Creating a family friendly culture in the workplace

How important are family friendly policies and benefits in organisational culture?

Is there a correlation between a high performing organisation and a family friendly workplace?

It seems obvious that the answer is yes…and yet, there are many organisations who put family friendly policies and benefits at the bottom of the pile.  Family friendly policies and benefits are known to increase retention, recruitment, morale and productivity.  Arguably, these policies and benefits come at a cost to the organisation, so do the benefits outweigh the costs?  It can be difficult to put a figure on this type of benefit and return on investment.

There is also the unseen or lesser known part of family friendly policies and benefits that organisations can adopt; these are related to family building options such as infertility treatment insurance coverage, adoption grants, sick leave (for miscarriage or medical treatments), flexible working and egg freezing.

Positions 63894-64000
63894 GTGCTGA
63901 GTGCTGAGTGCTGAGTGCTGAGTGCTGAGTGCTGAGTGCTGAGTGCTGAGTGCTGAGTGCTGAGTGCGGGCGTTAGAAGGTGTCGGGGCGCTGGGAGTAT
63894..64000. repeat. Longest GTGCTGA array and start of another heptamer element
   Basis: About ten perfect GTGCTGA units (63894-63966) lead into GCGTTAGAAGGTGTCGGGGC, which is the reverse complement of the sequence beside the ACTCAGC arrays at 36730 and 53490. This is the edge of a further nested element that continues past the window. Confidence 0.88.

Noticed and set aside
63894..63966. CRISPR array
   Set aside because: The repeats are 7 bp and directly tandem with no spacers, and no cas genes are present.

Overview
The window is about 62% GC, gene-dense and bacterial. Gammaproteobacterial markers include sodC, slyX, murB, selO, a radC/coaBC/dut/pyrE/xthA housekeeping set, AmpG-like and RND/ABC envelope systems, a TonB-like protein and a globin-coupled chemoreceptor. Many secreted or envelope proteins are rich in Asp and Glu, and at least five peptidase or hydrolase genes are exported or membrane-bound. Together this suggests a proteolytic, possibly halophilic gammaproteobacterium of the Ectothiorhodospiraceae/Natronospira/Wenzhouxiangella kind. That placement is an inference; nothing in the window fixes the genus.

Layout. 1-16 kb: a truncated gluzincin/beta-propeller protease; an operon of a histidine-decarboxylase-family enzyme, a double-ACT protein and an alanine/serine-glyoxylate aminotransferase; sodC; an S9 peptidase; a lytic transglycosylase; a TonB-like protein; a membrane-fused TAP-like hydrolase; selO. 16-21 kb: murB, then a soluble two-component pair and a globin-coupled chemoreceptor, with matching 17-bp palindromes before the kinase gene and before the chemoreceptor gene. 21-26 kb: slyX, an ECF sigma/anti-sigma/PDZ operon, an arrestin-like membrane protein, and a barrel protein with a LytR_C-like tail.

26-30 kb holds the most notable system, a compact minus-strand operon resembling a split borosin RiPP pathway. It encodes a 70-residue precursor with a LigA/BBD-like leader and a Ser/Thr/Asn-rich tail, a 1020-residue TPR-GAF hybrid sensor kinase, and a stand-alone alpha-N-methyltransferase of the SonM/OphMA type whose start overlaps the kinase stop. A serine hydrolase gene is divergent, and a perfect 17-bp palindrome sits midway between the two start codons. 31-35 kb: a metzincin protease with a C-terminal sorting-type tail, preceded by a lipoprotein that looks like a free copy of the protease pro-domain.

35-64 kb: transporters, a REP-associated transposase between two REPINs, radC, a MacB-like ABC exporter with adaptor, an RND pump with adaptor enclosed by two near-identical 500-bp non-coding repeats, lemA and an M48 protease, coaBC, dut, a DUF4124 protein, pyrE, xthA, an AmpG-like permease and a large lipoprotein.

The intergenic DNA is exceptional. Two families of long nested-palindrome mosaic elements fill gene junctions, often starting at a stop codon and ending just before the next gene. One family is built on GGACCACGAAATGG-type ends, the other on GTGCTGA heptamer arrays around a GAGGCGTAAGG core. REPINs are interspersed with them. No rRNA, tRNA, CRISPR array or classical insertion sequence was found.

Simply having these policies and benefits will certainly contribute to a family friendly culture…but there is something deeper than these – a family friendly organizational culture that builds on the policies nd benefits.

You may have heard the saying – “Culture eats strategy for breakfast”. This simply means that no matter how good the policies are they need to be supported by the organisation’s culture.

Going beyond the policies and benefits, leaders and staff need to develop the values and behaviours that make up the family-friendly culture:

Open Communication – on both work/life needs and institutional priorities.  Staff need to be able to freely communicate to their leaders and vice versa without incrimination or judgement. The ability to give 360 degree feedback freely about what works and what doesn’t contributes to this open communication environment.

Flexibility – at all levels of the organisation.  Creating an environment that makes it OK to ask for flexible working or time off by creating space to.  Believing that employees are less loyal or productive for asking for these creates will creates negative culture.